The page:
Yom Hashoah (2007)

One abiding memory I have of Yom Hashoah is that of walking to the coastal road between Netanya and Tel Aviv and watching the scenes as dozens of cars stopped for the siren.

The day is always sandwiched between two festivals – Pesach, the time of our Freedom from Slavery and Yom Ha’atzmaut, the time of our Freedom from Exile. On Pesach we celebrate what Jewish philosopher Isaiah Berlin termed negative liberty - the absence of obstacles, barriers or constraints. Yom Ha’atzmaut meanwhile reflects our capacity for positive liberty – a platform that gives us the ability to take control of our lives, the idea that after two millennia Jews finally re-entered history to take responsibility for their future

So as Israeli motorists temporarily leave behind their desire to break the ‘how many cars can I overtake in a minute’ record, let’s hope that we can utilize both the negative and positive freedoms that history has presented us with, so that the phrase ‘never again’ will no longer ring hollow in the ears of so many people who deserve better.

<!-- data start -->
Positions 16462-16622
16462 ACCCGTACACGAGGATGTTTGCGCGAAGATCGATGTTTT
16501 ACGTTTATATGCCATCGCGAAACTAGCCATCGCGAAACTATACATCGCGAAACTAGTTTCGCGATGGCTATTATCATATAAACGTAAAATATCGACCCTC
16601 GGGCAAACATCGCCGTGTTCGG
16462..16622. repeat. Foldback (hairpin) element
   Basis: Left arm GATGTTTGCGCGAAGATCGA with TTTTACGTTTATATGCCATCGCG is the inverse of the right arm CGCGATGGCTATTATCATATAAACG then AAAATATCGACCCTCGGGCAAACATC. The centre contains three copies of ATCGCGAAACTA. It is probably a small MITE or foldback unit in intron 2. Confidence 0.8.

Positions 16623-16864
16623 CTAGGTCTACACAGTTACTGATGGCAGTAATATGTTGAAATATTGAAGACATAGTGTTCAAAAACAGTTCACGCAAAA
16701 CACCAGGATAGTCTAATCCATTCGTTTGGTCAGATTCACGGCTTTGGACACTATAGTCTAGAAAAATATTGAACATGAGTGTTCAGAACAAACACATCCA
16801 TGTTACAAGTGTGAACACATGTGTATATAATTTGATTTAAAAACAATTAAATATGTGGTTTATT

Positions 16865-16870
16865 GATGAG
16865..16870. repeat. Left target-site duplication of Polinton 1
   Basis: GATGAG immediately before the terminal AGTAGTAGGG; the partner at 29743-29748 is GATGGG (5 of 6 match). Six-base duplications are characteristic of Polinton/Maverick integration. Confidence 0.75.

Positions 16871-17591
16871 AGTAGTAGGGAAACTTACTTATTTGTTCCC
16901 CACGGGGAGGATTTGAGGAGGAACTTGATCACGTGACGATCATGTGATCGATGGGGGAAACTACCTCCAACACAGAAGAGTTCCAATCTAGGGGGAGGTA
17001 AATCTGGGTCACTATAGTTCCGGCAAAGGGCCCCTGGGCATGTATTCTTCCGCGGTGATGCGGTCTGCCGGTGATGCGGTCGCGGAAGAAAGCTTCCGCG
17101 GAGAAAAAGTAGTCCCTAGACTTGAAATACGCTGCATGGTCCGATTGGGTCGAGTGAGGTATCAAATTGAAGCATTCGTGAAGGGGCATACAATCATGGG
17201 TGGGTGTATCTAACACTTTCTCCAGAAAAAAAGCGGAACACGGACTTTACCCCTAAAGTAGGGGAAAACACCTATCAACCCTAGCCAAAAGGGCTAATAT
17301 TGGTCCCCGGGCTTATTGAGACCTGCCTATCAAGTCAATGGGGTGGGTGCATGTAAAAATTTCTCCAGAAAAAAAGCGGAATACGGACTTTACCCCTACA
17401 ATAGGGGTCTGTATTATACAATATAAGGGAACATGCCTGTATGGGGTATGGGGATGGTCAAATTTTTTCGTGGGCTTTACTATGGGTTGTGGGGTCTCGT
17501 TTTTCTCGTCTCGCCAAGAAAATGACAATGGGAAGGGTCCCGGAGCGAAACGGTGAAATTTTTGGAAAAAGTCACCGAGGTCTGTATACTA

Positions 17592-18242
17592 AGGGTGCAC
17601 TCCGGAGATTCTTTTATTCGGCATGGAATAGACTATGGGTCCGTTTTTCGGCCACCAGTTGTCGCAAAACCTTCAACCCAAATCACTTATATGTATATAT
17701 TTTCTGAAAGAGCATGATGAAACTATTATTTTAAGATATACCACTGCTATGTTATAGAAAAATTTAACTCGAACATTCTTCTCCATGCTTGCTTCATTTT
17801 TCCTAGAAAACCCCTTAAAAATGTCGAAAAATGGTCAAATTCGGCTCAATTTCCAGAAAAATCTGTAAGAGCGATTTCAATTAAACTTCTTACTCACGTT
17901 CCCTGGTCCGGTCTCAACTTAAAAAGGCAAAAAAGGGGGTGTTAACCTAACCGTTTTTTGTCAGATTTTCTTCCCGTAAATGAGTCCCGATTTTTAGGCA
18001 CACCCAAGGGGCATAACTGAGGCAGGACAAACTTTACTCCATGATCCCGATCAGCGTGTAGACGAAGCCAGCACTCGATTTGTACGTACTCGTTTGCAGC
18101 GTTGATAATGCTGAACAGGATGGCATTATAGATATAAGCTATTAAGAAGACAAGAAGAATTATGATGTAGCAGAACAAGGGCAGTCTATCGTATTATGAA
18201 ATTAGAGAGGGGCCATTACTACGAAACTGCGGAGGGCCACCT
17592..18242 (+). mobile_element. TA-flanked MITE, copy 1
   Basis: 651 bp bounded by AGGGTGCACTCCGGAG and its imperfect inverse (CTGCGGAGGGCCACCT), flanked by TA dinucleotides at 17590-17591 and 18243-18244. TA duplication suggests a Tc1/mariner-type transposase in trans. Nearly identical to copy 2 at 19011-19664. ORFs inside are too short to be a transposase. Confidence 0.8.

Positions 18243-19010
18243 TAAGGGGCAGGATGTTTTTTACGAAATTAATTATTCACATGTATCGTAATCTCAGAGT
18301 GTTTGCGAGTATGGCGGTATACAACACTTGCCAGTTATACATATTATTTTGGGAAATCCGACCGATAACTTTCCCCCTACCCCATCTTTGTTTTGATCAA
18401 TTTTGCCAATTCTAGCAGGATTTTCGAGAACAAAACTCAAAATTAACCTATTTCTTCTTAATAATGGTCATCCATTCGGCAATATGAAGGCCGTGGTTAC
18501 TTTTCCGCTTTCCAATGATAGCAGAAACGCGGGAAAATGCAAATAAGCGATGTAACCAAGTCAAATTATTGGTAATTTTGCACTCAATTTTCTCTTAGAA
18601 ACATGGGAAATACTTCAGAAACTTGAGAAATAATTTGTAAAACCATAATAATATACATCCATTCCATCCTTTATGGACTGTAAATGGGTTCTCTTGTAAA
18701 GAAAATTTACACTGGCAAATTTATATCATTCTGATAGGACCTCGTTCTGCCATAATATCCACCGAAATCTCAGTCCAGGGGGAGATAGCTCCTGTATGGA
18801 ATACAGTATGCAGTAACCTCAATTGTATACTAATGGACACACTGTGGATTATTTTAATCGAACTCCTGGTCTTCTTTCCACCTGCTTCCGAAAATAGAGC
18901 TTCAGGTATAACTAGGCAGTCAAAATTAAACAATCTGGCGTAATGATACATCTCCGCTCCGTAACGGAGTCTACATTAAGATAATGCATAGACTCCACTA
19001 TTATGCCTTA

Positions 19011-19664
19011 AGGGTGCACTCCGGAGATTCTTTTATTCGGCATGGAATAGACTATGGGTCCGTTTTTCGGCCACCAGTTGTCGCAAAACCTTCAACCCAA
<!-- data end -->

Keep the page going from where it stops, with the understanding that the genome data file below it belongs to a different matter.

Yom Hashoah (2006)

There's so much to say about the Shoah and none of it is really enough... but I’m kind of glad that all visiting foreign dignitaries get taken there.

Because beyond the legitimate questions of whether we are too taken up by our past, and whether by harking on about the Shoah all we do is create negative Jewish identities in our children, the truth is that one can't really understand the way Israel acts without understanding that we lost 6 million of our people so recently - cant appreciate the subconscious fears of Jews that complete genocide by our neighbours is a possibility without visiting a place documenting one of the greatest crimes against humanity carried out by a people that was considered to be one of
the most cultured.